These are what we call the 'YMMV items.' Things that some people find in this work. We call them 'your mileage might vary' because not everyone sees these things in the same way. This starts discussions in the trope lists, a thing we don't want. Please use the discussion page if you'd like to discuss any of these items.
Was Christina actually abused? Or was she just a bitter young woman trying to make money off her dead mother? Some in Hollywood think that the answer is somewhere in the middle. On one hand, Joan was widely known for having a temper that the public rarely saw due to her being self-aware of how it would hurt her career. On the other hand, Joan cutting her daughter out of her will pushed her over the edge towards writing the book and amplifying the severity of the abuse to epic levels.
Several of Joan Crawford's friends, such as Myrna Loy, and biographers, such as Donald Spoto, David Bret and Charlotte Chandler, have argued that Joan's strictness toward her children was grossly overblown by Christina, who had real discipline issues throughout her childhood and adolescence and a poor relationship with her mother thereafter (as did her brother Christopher; the twins had a much better relationship with Joan), and who wrote the book as a Take That out of resentment, justified or not. (The sources who argue in favor of this interpretation often acknowledge that Joan had personality issues that made her not particularly well-suited to be a mother, despite her intense desire for children.) They also point out that although Joan was, by all accounts, a stern disciplinarian with her children, this was in keeping with the standards of the era, which placed a premium on discipline, filial respect and similar values. Other friends of Joan Crawford and Christina including Helen Hayes, June Allyson, Rex Reed, James Mc Arthur, Betty Hutton, Eve Arden and Lana Turners daughter Cheryl Crane have come forward to say they did witness some abuse. As usual in these matters, the truth likely lies somewhere in between the two poles, and even her sympathizers agree that Joan did occasionally take very harsh actions in dealing with her children's misbehavior; for instance, Bret confirms that Joan did once cut Christina's curls off when she caught the girl impersonating her in front of her dressing-room mirror.
Joan also counts: Was she an abusive bitch? Or was Joan just mentally disturbed/in desperate need of anti-psychotic medication?
John Waters opines that, besides being a prime candidate for medication for her various mental disorders, Joan suffered greatly from the sudden rise from poverty to super-stardom, causing her to project all of her issues with being poor into her obsessive cleaning and going postal on Christina when she used poor people clothing hangers or got into Joan's ultra-expensive make-up.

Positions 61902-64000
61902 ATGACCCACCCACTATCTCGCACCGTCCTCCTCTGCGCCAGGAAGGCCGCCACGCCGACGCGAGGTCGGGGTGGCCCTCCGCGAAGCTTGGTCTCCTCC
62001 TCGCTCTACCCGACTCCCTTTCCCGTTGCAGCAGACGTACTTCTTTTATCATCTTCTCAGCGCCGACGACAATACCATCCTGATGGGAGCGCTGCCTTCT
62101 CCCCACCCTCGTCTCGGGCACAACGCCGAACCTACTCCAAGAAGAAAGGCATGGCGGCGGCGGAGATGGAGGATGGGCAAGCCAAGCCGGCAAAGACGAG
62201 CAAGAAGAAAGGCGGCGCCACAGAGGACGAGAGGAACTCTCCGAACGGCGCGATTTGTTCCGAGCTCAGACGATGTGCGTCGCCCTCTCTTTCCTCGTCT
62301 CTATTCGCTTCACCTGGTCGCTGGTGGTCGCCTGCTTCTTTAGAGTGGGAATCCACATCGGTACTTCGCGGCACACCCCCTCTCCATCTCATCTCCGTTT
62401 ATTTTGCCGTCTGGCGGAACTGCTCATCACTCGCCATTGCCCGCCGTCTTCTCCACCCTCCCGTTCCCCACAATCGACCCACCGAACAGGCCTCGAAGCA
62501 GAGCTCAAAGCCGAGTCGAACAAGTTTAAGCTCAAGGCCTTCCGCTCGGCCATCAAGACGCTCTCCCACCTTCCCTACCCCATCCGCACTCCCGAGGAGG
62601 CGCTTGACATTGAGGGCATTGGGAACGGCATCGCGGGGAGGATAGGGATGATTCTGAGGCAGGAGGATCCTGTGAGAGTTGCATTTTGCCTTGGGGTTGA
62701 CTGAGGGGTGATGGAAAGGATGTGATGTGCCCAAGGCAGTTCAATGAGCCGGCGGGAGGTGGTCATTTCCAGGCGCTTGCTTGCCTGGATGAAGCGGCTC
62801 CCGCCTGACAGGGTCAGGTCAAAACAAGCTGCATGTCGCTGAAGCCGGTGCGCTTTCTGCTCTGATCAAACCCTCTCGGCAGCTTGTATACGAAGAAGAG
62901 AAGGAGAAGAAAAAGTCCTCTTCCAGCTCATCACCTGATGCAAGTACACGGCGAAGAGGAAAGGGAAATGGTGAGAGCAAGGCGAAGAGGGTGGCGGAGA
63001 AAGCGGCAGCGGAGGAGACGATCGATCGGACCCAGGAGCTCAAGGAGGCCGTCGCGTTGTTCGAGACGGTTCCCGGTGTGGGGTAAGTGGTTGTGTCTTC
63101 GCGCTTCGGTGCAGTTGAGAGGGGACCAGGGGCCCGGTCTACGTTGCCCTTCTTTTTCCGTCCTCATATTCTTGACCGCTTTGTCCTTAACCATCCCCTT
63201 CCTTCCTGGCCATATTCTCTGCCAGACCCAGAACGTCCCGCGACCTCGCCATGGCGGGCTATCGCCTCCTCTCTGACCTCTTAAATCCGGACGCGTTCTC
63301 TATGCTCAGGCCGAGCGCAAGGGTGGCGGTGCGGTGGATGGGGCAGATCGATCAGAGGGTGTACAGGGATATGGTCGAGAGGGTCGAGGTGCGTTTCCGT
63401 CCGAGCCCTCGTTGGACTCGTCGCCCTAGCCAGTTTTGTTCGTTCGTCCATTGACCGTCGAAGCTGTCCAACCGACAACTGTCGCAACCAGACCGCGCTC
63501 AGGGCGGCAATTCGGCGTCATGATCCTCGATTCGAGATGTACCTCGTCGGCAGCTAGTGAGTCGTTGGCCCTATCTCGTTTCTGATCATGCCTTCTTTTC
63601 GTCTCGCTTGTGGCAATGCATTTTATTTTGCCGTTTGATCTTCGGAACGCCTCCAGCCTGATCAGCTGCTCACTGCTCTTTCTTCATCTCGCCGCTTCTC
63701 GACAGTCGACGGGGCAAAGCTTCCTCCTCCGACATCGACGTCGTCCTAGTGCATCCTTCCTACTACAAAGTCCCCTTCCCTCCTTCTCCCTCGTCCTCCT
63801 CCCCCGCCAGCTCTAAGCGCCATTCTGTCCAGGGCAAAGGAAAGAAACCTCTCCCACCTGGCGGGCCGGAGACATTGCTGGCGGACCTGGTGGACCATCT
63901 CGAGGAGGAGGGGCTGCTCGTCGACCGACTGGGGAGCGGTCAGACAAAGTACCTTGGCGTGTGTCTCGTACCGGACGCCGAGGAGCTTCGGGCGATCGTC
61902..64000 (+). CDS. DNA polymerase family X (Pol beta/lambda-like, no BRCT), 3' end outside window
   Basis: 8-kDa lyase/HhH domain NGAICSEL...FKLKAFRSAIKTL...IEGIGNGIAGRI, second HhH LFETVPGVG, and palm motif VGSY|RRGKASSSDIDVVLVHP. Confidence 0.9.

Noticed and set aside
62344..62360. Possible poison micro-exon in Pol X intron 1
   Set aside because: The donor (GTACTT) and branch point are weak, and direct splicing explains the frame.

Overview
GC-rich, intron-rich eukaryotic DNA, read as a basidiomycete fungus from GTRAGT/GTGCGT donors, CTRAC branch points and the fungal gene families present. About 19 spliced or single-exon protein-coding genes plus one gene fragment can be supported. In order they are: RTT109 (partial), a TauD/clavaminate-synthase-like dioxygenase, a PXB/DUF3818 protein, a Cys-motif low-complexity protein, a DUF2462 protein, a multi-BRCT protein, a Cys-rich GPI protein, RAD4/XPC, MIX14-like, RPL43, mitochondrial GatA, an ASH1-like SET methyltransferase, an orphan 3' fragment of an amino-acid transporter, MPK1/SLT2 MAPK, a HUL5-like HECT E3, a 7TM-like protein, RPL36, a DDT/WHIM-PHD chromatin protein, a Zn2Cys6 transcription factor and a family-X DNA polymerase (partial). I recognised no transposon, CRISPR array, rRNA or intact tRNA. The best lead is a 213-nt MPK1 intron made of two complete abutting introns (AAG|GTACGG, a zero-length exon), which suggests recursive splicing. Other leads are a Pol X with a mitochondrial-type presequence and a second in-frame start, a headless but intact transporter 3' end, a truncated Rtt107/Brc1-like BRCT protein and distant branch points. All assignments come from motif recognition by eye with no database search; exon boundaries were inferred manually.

The camp that argues that Christina's account was either greatly exaggerated or outright fabricated admits that Joan did place an overemphasis on discipline with Christina and Christopher, though she corrected this when raising the twins, and agree that she had issues with having grown up poor and in a dysfunctional family environment.
For one example, Joan really did strap Christopher down to his bed to prevent him from masturbating. On the one hand, that's incredibly abusive by moderns standards. On the other hand, this was at a time when masturbation was still widely seen as perverted and even physically and psychologically dangerous.
Critical Dissonance: The film made a lot of money, despite critics slamming it for being campy.
Deconstructed in that the studio realized that the film was getting positive reaction for all of the wrong reasons, and they changed the format of marketing trying to capitalize on it.
Narm: A lot, but especially the infamous wire hanger scene.
Nightmare Fuel: While Dunaway's hammy performance earns some unintentional laughs, it can be pretty terrifying when it needs to (AFI even included Dunaway as Crawford on a list of the best movie villains).
Took the Bad Film Seriously: Faye Dunaway genuinely believed she would win an Oscar for her portrayal of Crawford. She later said that she was horrified and ashamed of the end result, often saying that the director just didn't care to tone down her performance.
John Waters did this with his DVD commentary. He opens his DVD commentary effectively telling listeners that he's going to approach the film as the serious bio-film that it was supposed to be. He also condemns the attempt to turn it into a cult classic by the studio by way of retooled marketing, pointing out how forced it was to try and do it without letting it naturally occur.
The Cinema Snob also gave a positive review of the movie, going so far as to break character to praise Dunawaye's performance and slam the Razzies. And he raises some really good points about pop culture's perception of scenes of movies without the overall context (namely, the fact that the infamous "wire hangers" scene is followed by Joan beating up Christina with said wire hanger).
Values Dissonance: Spanking children was not unheard of in Joan's generation. Related to the Alternate Character Interpretation at the top of the page however, it's up to the reader/viewer how much or how little that excuses her behavior toward her children. In particular she would tie her son to the bed with his arms at his sides to make sure he wouldn't masturbate (even when he was a lot younger than a lot of boys who would start that behavior), which took place at a time when masturbation was seen as medically and psychologically dangerous. Naturally, such a step would never be tolerated today.